Curing Baumol's Disease
My latest in Bloomberg discusses Baumol's disease and the "search for the cure" in government policy and private-sector innovation:
Staging a performance of Shakespeare's "Henry IV, Part II" takes a lot of people and a lot of time. There are dozens of roles to fill. You need theater support staff. You need rehearsals. And performing the play takes, well, as long as it takes.
What struck two Princeton economists, William J. Baumol and William G. Bowen, was not that performing "Henry IV, Part II" requires all that time and effort, but that it has always been that way. Nearly a half-century ago, Baumol and Bowen observed that Shakespearean theater hasn't grown much more productive since the Bard of Avon directed operations himself.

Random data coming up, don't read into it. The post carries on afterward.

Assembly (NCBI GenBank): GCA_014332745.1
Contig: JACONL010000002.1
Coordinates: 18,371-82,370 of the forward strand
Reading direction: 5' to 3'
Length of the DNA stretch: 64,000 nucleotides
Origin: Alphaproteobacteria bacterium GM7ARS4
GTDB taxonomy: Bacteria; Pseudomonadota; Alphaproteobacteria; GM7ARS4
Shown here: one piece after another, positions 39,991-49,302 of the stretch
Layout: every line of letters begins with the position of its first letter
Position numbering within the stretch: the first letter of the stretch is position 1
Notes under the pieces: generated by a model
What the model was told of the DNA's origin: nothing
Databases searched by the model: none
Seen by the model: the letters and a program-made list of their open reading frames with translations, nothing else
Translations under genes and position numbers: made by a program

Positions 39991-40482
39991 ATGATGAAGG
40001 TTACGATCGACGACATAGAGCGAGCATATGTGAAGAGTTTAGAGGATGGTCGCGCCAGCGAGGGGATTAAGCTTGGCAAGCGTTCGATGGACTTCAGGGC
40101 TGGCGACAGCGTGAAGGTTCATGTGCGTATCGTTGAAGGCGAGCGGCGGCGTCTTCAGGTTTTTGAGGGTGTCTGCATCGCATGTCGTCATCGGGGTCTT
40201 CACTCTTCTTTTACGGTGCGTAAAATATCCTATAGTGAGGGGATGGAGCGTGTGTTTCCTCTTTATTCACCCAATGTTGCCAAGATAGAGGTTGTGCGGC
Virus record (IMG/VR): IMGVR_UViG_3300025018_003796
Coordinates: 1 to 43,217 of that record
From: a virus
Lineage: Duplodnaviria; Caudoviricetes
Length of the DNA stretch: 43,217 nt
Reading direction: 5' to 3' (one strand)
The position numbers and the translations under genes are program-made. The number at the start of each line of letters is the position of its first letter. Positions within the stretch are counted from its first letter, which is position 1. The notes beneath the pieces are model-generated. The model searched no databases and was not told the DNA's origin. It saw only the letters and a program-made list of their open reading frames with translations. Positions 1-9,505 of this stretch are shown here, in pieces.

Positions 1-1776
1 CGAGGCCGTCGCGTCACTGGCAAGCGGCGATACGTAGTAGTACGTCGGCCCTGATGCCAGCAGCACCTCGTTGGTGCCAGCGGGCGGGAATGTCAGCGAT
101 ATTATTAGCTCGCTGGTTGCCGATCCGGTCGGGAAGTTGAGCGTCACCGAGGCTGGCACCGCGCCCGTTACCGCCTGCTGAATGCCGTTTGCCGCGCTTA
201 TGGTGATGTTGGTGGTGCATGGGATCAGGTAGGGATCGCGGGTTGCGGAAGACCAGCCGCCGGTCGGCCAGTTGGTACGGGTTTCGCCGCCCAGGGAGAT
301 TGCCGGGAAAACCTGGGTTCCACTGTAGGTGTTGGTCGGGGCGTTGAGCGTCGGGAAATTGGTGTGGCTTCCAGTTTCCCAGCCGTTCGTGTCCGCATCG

That's not true of other industries, of course. Productivity in farming or steelmaking is vastly higher than it used to be. Baumol's and Bowen's famous insight was that these disparities in rates of productivity growth have a striking result.